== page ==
City has good reason to boast
There was considerable rejoicing at City Hall last week when the final figures for building construction in 2011 were released.
The statistics revealed a total of $115.6 million in construction, the second highest total since 2009.
It was, moreover, the sixth consecutive year Fredericton has seen more than $100 million in construction. What city the size of Fredericton would not be ecstatic at that news!
It’s news that starts the new year off in a most positive direction. Let’s look at the statistics:
The city had just more than $60 million in residential construction, not far off the record-setting pace of 2009 when $61.4 million was experienced.
There was a strong showing in multi-unit starts which planner Meredith Gilbert says reflects changing demographics occurring countrywide where apartment living is favoured over the traditional single-family housing.
Commercial development came in at $19.6 million while government and institutional construction reached $29.9 million.
Whatever way the figures are looked at, they present a rosy picture especially when the unsteady state of the economy is considered.
People here are caught up in multi-faceted development which augers well for 2012, too.
The city is looking for more commercial development at Corbett Centre, Two Nations Crossing, West Hills mini-mall, and more development on Bishop Drive this year.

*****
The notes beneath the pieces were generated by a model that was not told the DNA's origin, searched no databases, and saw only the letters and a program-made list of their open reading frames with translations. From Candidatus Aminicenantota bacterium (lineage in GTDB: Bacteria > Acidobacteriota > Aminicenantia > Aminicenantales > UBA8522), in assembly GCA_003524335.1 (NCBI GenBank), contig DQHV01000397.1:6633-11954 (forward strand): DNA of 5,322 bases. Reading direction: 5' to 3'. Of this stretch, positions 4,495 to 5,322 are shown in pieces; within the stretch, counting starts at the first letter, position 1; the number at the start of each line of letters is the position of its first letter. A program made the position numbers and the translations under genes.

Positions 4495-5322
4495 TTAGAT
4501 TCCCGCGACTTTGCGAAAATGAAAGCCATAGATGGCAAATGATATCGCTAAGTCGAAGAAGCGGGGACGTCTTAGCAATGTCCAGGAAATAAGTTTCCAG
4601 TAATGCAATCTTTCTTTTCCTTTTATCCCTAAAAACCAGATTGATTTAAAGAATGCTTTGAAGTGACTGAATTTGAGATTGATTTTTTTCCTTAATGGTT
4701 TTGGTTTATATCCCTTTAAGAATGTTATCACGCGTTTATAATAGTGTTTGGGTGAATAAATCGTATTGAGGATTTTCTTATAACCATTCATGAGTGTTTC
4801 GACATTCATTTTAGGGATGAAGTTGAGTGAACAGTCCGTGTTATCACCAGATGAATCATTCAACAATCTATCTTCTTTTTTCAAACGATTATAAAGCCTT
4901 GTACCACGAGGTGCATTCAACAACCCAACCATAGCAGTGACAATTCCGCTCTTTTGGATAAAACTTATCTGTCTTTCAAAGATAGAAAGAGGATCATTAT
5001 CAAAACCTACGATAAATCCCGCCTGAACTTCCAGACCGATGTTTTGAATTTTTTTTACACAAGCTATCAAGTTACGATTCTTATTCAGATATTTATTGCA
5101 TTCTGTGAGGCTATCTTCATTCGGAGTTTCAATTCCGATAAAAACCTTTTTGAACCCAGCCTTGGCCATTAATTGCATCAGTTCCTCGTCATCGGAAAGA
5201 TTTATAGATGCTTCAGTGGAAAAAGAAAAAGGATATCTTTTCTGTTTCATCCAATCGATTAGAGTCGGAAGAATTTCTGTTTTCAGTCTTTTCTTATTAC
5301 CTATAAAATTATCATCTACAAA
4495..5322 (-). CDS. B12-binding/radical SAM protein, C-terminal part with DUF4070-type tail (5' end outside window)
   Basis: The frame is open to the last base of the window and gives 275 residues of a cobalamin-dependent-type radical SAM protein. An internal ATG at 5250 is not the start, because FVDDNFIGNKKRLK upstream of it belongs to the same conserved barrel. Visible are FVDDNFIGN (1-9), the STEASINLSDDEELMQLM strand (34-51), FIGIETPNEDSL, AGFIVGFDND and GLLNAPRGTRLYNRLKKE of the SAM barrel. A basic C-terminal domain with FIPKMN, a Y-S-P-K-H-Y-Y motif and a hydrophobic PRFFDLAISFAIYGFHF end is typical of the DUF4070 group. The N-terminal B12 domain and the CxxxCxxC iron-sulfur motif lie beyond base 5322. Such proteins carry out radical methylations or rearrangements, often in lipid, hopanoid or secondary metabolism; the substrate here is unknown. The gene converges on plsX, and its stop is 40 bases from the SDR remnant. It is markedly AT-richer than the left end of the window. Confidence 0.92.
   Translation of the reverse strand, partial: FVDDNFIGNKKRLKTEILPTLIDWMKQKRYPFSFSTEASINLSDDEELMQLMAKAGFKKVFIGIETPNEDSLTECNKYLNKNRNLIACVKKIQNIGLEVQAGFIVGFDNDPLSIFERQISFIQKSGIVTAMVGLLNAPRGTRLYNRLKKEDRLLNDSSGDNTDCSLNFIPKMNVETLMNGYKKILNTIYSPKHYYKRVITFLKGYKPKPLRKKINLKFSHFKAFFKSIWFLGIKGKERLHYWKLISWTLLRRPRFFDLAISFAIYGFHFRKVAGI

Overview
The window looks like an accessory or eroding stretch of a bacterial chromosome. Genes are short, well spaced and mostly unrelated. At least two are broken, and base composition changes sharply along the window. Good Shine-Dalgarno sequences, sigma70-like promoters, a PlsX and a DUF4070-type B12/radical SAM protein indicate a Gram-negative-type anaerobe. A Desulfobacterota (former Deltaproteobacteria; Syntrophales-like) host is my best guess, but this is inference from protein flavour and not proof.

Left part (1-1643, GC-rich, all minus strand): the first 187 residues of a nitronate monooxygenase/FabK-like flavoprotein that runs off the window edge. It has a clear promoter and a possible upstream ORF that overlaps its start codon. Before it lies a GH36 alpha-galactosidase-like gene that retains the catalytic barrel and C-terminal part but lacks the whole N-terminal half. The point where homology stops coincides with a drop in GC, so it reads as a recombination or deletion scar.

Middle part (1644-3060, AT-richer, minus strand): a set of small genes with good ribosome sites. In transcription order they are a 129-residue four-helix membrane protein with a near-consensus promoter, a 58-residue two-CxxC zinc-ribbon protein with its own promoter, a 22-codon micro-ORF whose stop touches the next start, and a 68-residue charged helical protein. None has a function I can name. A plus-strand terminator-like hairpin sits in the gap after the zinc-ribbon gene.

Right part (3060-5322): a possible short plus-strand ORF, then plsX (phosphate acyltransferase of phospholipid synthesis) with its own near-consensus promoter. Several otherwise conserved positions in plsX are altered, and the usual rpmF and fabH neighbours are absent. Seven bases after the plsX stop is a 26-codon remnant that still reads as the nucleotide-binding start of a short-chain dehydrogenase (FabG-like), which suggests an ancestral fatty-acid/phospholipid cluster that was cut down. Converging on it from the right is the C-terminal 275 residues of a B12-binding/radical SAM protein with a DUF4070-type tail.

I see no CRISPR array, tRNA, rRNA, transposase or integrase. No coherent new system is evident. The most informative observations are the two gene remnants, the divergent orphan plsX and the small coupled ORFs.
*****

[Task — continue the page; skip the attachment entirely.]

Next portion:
An added bonus to the celebrating at city hall is a report from Canada Mortgage and Housing Corp. that shows Fredericton is the only municipality with more than 50,000 population that saw an increase in new housing starts in 2011. Both Moncton and Saint John experienced decreases last year.
That Fredericton has witnessed a sixth straight year by reaching a construction milestone is a singular accomplishment worth boasting about.
We feel this is significant as the city continues to promote and to push its reputation and image to other parts of Canada and points abroad.
It’s not only a feather in the city’s hat during tough economic times, but it also serves as a tool for attracting business and new residents to the city. We must conclude that nothing beats success when it comes to promoting New Brunswick’s capital city.
Since Meredith Gilbert is already expecting “to see activity over the $100-million” again this year, we see no reason why the construction success should end.